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Half bottle of Château Malescasse, Haut-Médoc 2011

Red Wine from France - Bordeaux
Still with plenty of colour, and a classic, mature cabernet nose this Bordeaux is drinking very well now. Sweet, harmonious fruit rounds off this lovely half bottle.
Price: £10.50 Half Bottle
Price: £252.00 Case of 24
In Stock
Code: CM23582

Wine characteristics

  • Red Wine
  • Medium-bodied
  • Cabernet Merlot
  • 13% Alcohol
  • Now to 2022
  • 37.5cl (Half bottle)
  • Cork, natural

Château Malescasse

The neo-classical château at Malescasse dates from 1824 and over the next 170 years or so its fortunes ebbed and flowed until the house and its vineyards were acquired by Guy Tesseron, scion of a famous Cognac house and owner of châteaux Pontet-canet and Lafon-Rochet, in 1970. He invested a great deal in restoring the fabric and the reputation of the estate and built it back up to its original 40 hectares. After a brief period in the hands of a telecommunications group it was bought by private health care entrepreneur Philippe Austruy, already owner and renovator of Provencal property Commanderie de Peyrassol, who saw great potential at Malescasse even after the ministrations of the Tesserons. He quickly set about refurbishing the cellars, vineyards and house and brought in renowned Bordeaux consultant Stéphane Derononcourt to advise.

This cru bourgeois property sits in a direct line with Margaux to the south and Saint-Julien to the north, on a crest of a gravel croupe overlooking the commune of Lamarque at the highest point of the Médoc, about 30 metres above sea level. Here the sand, gravel and clay soils lie over a bedrock of limestone provide good drainage and are poor enough to challenge the vines to seek nutirients and water by rooting deeply. Philippe Austruy has overseen extensive replanting to increase the vine density and to ensure that plantings best reflect the extensive soil analysis that was carried outt over the 28 plots when he took over. Sustainable farming ...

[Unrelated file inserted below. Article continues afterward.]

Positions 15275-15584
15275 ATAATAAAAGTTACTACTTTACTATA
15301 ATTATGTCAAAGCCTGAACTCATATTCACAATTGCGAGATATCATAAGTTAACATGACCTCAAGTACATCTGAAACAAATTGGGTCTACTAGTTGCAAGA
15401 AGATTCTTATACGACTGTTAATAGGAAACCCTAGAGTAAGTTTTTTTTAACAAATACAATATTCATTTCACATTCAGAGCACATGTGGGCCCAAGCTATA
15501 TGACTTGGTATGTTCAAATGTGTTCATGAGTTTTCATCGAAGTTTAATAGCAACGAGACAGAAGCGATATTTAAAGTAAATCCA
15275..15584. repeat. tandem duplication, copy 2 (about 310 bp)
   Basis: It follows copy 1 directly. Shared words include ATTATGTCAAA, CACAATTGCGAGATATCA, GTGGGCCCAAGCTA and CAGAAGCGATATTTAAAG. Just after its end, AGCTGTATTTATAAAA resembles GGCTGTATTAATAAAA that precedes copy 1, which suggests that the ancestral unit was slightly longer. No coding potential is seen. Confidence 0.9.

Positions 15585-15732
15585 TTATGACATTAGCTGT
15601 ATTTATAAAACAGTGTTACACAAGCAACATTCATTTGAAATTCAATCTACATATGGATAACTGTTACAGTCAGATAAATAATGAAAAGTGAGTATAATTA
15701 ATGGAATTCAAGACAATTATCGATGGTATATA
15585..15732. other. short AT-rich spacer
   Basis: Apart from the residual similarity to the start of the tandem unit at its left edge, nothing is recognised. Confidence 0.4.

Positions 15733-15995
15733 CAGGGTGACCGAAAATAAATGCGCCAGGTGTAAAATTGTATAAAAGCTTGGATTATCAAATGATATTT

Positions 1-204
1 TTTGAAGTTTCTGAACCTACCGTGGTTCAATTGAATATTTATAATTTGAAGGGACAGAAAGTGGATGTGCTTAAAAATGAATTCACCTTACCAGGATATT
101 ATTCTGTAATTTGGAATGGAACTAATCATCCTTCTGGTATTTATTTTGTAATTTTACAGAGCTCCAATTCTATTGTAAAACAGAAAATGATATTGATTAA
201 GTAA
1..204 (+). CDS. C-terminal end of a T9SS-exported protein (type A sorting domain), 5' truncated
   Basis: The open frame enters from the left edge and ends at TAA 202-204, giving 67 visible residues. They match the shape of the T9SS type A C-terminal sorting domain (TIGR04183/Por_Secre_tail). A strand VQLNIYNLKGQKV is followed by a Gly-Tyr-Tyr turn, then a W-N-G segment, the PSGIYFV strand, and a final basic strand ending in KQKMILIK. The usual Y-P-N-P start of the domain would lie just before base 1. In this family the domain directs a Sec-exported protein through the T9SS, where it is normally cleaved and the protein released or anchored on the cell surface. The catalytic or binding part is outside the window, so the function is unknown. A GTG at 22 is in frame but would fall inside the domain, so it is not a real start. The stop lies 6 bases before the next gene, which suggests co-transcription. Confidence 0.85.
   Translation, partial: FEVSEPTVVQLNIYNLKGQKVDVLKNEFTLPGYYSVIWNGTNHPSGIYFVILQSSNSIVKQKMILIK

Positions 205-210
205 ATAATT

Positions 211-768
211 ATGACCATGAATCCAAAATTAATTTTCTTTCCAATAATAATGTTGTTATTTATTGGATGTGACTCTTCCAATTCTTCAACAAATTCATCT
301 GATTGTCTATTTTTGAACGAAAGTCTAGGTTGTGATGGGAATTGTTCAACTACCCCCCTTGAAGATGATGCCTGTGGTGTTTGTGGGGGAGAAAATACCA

The neo-classical château at Malescasse dates from 1824 and over the next 170 years or so its fortunes ebbed and flowed until the house and its vineyards were acquired by Guy Tesseron, scion of a famous Cognac house and owner of châteaux Pontet-canet and Lafon-Rochet, in 1970. He invested a great deal in restoring the fabric and the reputation of the estate and built it back up to its original 40 hectares. After a brief period in the hands of a telecommunications group it was bought by private health care entrepreneur Philippe Austruy, already owner and renovator of Provencal property Commanderie de Peyrassol, who saw great potential at Malescasse even after the ministrations of the Tesserons. He quickly set about refurbishing the cellars, vineyards and house and brought in renowned Bordeaux consultant Stéphane Derononcourt to advise.

This cru bourgeois property sits in a direct line with Margaux to the south and Saint-Julien to the north, on a crest of a gravel croupe overlooking the commune of Lamarque at the highest point of the Médoc, about 30 metres above sea level. Here the sand, gravel and clay soils lie over a bedrock of limestone provide good drainage and are poor enough to challenge the vines to seek nutirients and water by rooting deeply. Philippe Austruy has overseen extensive replanting to increase the vine density and to ensure that plantings best reflect the extensive soil analysis that was carried outt over the 28 plots when he took over. Sustainable farming is pursued throughout, looking for the perfect balance between the environment and the vines, even to the extent of planting barley between the rows to help overcome soil compaction and thus encourage microbial life and to provide green fertiliser. Everything here is carefully thought out.

After harvesting the grapes are sorted at the winery and gravity fed throughout the vinification process, reflecting the gentle handling that is de rigeur. Each plot is vinified separately in stainless steel following a period of cold maceration, and then matured, also plot by plot, in oak, 35% of which is new. The first wine accounts for no more than 45% of the harvest to ensure that quality remains high, with second wine La Closerie de Malescasse assembled mainly from the younger vines.
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